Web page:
I never fail to appreciate the name, but watch enthusiasts often criticize modern TAG Heuer for some of their more mass-market watches. Many consider a lot of their catalog as uninspired, given the name “TAG Heuer” and the prices for these watches.
In the last few years, this has started to change with better designs and rebuilding a connection to their roots. Regardless, TAG Heuer is still the go-to entry point for luxury watches for many, and that is reflected here. In a sense, no matter what your opinion is of the watches they offer, TAG Heuer should be commended and respected for getting more people interested in watches. However, they do drop down the list when looking at the affluent UAE and Switzerland.
One of the most impressive performances comes from Tudor. I say this because even though Tudor is a brand with a rich heritage, it can be considered somewhat modern having a major brand relaunch in 2009. The popularity of the Black Bay range contributed to the success of the brand, which has since expanded to other product lines.
Tudor’s impact is evident as it ranks in the top 10 in the USA, UK and Singapore. Having broken into these markets in such a short period and becoming one of the most searched brands is nothing short of impressive. It reflects the value on offer and they well deserve to be up there.
Comparatively, Nomos, a brand that produces excellent watches at reasonable prices, consistently ranks toward the bottom of the pack. On the one hand, this surprises me as the Club range is one of the best options around the $1,500 mark, bringing together Bauhaus designs and robust movements. I might be biased because I have a Nomos in the family.
However, this result is not unexpected. Nomos is relatively one-dimensional with its designs. They follow the same path of playful, dressier pieces that are more delicate on the wrist across their whole collection. While they are undoubtedly fantastic, the aesthetic is not for everyone, and that is reflected here. As I mentioned in my full Nomos review, perhaps it is time for them to diversify their range and produce something new.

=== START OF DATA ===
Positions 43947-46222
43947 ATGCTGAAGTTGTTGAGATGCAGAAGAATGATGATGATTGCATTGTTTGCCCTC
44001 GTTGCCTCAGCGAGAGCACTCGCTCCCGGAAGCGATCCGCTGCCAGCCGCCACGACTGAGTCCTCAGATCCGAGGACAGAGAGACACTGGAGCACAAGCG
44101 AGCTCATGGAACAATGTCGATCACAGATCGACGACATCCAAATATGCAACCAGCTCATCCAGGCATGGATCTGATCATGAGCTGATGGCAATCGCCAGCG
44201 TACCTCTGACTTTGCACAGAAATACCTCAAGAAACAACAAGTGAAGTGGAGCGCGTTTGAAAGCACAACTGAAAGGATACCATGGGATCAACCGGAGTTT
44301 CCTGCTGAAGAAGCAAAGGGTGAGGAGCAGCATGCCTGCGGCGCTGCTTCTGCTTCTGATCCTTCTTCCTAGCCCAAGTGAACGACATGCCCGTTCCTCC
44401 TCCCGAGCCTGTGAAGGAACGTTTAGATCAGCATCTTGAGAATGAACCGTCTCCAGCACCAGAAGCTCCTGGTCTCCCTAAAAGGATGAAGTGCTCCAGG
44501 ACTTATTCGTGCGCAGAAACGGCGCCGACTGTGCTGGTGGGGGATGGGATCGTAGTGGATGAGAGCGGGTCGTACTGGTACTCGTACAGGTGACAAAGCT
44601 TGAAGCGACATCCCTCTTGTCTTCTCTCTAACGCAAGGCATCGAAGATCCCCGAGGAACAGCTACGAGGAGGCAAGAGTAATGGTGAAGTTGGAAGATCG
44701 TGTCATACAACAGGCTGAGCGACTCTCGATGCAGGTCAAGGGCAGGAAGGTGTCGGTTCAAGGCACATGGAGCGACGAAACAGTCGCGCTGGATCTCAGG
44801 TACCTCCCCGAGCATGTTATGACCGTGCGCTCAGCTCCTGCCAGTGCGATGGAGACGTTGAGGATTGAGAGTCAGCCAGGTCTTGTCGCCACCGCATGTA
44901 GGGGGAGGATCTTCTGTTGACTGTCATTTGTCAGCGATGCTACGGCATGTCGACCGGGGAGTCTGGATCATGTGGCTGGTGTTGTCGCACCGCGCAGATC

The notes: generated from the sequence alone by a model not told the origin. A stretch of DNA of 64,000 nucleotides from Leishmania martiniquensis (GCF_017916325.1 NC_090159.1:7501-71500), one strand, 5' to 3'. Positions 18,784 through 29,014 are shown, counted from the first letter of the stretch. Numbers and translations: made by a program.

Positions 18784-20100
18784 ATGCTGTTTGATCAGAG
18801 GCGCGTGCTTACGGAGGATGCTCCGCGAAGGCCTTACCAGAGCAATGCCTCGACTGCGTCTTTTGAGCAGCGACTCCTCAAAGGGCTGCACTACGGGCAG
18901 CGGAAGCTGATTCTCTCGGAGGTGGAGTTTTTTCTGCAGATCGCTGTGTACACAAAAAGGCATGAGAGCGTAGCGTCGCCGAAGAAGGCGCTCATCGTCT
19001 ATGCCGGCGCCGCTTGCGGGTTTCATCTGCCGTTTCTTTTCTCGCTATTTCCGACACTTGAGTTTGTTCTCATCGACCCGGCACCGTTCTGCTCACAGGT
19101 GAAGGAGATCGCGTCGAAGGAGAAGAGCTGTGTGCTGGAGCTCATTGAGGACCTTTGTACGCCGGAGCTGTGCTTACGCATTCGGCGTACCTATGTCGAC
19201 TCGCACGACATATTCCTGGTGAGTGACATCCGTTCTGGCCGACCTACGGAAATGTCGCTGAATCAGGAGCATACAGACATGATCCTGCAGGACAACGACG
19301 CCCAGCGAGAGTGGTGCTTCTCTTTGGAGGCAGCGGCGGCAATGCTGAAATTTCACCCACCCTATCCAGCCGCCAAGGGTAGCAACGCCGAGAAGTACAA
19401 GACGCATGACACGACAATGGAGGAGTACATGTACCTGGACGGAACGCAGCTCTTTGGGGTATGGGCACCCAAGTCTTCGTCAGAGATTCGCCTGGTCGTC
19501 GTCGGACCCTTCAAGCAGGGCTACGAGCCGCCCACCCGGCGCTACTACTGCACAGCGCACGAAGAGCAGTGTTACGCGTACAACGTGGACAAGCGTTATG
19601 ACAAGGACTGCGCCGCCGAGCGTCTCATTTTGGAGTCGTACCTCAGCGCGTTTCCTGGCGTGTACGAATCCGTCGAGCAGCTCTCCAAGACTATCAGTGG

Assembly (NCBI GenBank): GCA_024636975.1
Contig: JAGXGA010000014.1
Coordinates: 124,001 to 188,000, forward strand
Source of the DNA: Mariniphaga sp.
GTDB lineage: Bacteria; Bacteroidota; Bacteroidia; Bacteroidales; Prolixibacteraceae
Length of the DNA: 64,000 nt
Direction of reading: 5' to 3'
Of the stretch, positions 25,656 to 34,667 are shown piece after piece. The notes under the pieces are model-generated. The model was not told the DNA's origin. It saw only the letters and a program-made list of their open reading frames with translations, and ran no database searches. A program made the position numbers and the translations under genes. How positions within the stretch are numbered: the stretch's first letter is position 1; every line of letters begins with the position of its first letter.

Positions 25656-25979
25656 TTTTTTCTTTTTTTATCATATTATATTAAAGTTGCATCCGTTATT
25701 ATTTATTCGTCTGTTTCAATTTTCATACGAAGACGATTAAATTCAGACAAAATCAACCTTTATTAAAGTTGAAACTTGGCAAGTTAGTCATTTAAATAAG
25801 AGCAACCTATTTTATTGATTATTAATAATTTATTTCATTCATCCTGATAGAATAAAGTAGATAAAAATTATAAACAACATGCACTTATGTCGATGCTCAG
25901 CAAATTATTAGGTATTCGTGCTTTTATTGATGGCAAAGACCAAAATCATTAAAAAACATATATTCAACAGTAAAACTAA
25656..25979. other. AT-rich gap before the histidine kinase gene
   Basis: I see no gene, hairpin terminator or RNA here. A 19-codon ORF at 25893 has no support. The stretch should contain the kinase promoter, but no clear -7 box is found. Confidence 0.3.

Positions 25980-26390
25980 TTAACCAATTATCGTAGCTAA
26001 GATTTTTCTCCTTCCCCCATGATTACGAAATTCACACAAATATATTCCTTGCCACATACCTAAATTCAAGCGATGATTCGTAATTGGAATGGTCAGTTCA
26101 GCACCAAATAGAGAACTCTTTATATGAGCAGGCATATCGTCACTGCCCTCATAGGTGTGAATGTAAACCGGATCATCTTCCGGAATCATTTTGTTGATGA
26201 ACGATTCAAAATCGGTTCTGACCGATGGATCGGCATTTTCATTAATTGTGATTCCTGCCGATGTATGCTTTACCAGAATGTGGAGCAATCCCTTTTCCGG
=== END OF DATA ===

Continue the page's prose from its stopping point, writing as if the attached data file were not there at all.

The Holy Trinity
The ‘Holy Trinity’ – Patek Philippe, Audemars Piguet and Vacheron Constantin – is the next filter to think about. For enthusiasts, we all know of this term and group the three together. Looking at the results, the Holy Trinity has its own undeniable ranking within the group when societal interest is taken into account.
Patek Philippe ranks at the top in every country, followed by Audemars Piguet and then Vacheron Constantin. Patek Philippe, in a similar way to Rolex and Omega, is a name synonymous with luxury watches, albeit at an even higher tier. Where Rolex and Omega could be thought of as the Porsche and Aston Martin of the watch world, Patek Philippe is the Rolls Royce.
OK, perhaps you have other car brands in mind, but the equivalence for what these watch brands reflect non-enthusiasts sits around there in my opinion. Patek Philippe has an allure of being beyond the gold standard, and with that, it attracts more general interest.
Audemars Piguet is next and on average a few places below Patek Philippe. Arguably, the Royal Oak has been the focal point in watches for the past 5-10 years and brought a great deal to the brand. Even though Audemars Piguet ranks lower, and below some other brands, if you take a step back to appreciate the level of interest a brand can generate off one great design, it is outstanding.
I understand AP produces the Code 11:59, but this is relatively new and the popularity of the model has only just started to improve.
Finally, Vacheron Constantin lags behind them both. Whenever you think of the integrated bracelet stainless steel watches that have become incredibly popular, you think of the Nautilus and Royal Oak.
The Overseas has been an extension to this and is the option that enthusiasts have looked towards to fill the integrated bracelet void. It is by no means a reflection of the Overseas and what a great watch it is, but it has not received the same popularity in pop culture.
The $5,000 – $15,000 Range
Thinking about the rest of the brands, in what I like to think as predominantly filling the $5,000 – $15,000 segment, you have a variety of names that might be considered as Rolex and Omega competition.
One that stands out across the table is Hermès. I firmly believe that is a brand that needs to be taken more seriously when it comes to their watches (see Hermès Watches: Why they are Worth Seriously Considering).
Hermès produces some unique, interesting designs with good movements to back them up. It may be a luxury fashion house first, but its watches provide an intriguing proposition for those wanting something more individual. Regardless of my opinion, Hermès ranks a lot higher than I think anyone would expect.
How many people know about the Hermès H08? I would guess not too many. Clouding the results for Hermès is their collaboration with Apple on the Apple Watch. Searching for a Hermès watch brings up the Apple page and Apple Watch options alongside their mechanical pieces. In my opinion, the ranking for other regions should look closer to where they rank in Switzerland.